A Quick Geometry Snippet

So, we were reviewing this morning in Geometry getting ready to finish up our circle unit. I was reminding the kiddos of the angle and arc relationships we have been discussing. I had been writing things like \$latex x=frac{1}{2}left ( a+b right )\$ where x is an angle formed by the intersection of two chords and a and b are the measures of the intercepted arcs. However, today as I drew my diagram for it one of my students suggested I mark is as seen below.

I think I am delighted by this and will write it this way from now on. It feels to me that it is a more natural way to think about this relationship instead of having a coefficient of 2 or a coefficient of 1/2 that might not seem at all intuitive. I then drew the following

I’d love to hear from some other teachers about whether this seems at all like an improvement over the more standard way of writing these equations.

That’s all for now, just needed to get that off of my chest!

Highlights of a Stressful Week

So, there have been many scattered thoughts on my mind in the past week but there are also three things that happened that are just completely awesome.

1. My pal John Golden (@mathhombre on twitter) steered a number of his teacher training students over to a post on my blog and twelve of them chimed in with comments. Totally cool! One of them decided to follow my blog and I took the time to respond to each of them. LOVE the idea of new teachers in training dipping their toes into this rich world of teachers blogging and sharing. I am also flattered that John thought my virtual home here was worth a visit.
2. I woke up Wednesday morning with a message on twitter from a teacher in Louisiana who asked if he could use my Geometry book at his school next year. I am so excited by the idea that this work might be used at another school.
3. In my Geometry class this week we are talking about angle and arc relationships. One of my students stayed after class one day this week and she had this to say. “You know, I was thinking, when will this be important? I mean, when will I need to find an arc length like that? Then I realized that the work we are doing to find that length is what is important. Pretty cool.” Wow.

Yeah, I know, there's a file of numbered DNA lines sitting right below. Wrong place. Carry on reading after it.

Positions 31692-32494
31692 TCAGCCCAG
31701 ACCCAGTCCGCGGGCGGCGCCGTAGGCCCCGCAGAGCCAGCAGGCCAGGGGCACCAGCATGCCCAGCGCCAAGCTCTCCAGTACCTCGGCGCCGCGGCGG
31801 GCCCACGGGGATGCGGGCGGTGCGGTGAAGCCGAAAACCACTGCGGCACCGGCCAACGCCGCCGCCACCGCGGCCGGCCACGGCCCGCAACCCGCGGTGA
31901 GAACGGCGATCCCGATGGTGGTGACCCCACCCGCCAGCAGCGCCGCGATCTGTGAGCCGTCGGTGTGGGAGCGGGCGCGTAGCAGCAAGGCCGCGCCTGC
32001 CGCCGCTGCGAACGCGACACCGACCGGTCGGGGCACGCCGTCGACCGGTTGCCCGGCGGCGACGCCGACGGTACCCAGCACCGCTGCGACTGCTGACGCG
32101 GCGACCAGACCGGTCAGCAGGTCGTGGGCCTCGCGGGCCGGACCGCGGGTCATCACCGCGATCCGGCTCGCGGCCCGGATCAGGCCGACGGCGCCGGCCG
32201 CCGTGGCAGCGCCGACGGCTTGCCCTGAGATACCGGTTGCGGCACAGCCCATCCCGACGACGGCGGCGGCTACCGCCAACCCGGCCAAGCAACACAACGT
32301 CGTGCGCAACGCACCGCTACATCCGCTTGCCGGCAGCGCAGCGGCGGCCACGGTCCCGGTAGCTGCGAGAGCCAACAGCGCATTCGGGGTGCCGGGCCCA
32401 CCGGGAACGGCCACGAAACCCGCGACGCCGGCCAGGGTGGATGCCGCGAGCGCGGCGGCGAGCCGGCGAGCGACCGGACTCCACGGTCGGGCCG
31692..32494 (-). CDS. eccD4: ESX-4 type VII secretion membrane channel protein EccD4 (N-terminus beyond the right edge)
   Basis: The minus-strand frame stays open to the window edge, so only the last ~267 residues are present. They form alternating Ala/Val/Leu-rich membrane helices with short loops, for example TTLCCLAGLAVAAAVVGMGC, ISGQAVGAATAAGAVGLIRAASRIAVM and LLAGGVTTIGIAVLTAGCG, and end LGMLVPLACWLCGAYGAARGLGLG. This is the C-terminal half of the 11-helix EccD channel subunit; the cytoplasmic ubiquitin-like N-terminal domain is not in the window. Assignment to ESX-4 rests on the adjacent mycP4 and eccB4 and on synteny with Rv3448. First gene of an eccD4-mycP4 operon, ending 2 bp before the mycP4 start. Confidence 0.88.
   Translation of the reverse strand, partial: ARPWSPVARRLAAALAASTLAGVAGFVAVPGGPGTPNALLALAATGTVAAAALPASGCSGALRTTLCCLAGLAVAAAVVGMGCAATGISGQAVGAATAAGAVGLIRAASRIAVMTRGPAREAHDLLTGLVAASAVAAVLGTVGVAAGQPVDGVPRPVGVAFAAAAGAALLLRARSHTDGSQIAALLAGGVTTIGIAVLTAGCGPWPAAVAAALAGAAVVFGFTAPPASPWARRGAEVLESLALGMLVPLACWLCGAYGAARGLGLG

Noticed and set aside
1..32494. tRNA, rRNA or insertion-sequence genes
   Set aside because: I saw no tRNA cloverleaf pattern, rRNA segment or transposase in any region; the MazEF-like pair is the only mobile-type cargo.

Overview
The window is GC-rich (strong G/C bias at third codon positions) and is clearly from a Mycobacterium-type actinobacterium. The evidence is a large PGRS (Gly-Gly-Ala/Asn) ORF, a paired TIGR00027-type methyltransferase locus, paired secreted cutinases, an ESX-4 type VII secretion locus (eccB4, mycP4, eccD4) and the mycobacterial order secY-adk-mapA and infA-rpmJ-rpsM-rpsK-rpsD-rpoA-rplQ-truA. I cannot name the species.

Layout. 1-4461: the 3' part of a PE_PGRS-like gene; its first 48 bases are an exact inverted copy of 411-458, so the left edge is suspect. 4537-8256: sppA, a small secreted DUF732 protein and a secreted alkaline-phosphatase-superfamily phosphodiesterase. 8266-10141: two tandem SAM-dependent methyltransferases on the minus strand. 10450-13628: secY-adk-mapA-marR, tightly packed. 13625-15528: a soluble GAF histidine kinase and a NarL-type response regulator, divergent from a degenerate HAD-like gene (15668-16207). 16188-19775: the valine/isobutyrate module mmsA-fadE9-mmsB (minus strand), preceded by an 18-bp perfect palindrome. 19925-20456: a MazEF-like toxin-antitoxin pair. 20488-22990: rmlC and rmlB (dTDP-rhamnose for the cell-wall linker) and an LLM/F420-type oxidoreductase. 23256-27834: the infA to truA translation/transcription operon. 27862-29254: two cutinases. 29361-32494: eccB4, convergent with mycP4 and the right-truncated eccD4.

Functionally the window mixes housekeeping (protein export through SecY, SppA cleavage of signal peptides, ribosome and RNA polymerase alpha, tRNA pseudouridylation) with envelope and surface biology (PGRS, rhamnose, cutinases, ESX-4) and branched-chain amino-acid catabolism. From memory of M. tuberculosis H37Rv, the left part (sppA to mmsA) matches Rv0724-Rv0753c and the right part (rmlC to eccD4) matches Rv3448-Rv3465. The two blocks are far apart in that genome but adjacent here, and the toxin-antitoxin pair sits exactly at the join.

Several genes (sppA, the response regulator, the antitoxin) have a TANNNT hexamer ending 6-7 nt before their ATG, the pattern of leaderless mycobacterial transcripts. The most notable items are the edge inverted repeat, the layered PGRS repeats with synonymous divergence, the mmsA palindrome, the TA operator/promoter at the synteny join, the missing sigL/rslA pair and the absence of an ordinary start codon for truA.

Some Fun Geometry Action

On the heels of learning some right triangle trig I am really trying to develop more proportional logic with my students. Just this week we had a really productive conversation about the following problem.

Being a bit of a bull in a china shop sometimes, I proposed that we should find the height of each triangle, find each chord length and find the height of the trapezoid by finding the difference of the heights. Not elegant, I know. I was trying to make sure that we remembered some right triangle trig. that we remembered our area formula for a trapezoids, and that we try to develop some patience in solving multi-step problems. That was my plan, but as with many school plans, it did not quite unfold that way. One of my students who is a bright and quick problem-solver pointed out that simply finding each triangle area would be enough. I understand that his solution is pretty much the same as mine, but it certainly sounds more efficient. But as soon as I acknowledged that his idea was more efficient than mine another student trumped each of us. She pointed out that I had already asked them to consider the ratio of areas between the two triangles. So, if we know one area, we can automatically know the other area. If we know both areas, we find their difference as suggested by the first student who chimed in. I was so happy that she took my clue from within the problem and that she was clever enough to really save time and energy this way. I made sure to compliment her in class and I bragged about her work to two of my colleagues yesterday. Oddly, this morning when we were reviewing before today’s quiz I reminded her – and the rest of the class – of her clever idea. She had no memory of this conversation. Sigh…

I’m trying to process this and figure out what it might mean for my classroom practice. I understand that I should be more excited by my students’ ideas than they often are. I understand that I will remember context of conversations more easily than they will because I am not dealing with the cognitive load of trying to learn/understand the conversation. I am simply coming at it from such a different place. What I don’t understand is how a student can be so in command of an idea but then not remember the creative process that made her arrive at this clever conclusion. I discussed this in the faculty lounge right after Geometry today and one of her other teachers intimated that this might simply be modesty on her part. I am not sure how much faith I put in that reading.

So, while I am a bit frustrated and confused, I am choosing to focus instead on the positive energy of yesterday’s conversation, on the clever ideas that my students brought to the table, and on the fact that my students did a really nice job on their quiz today.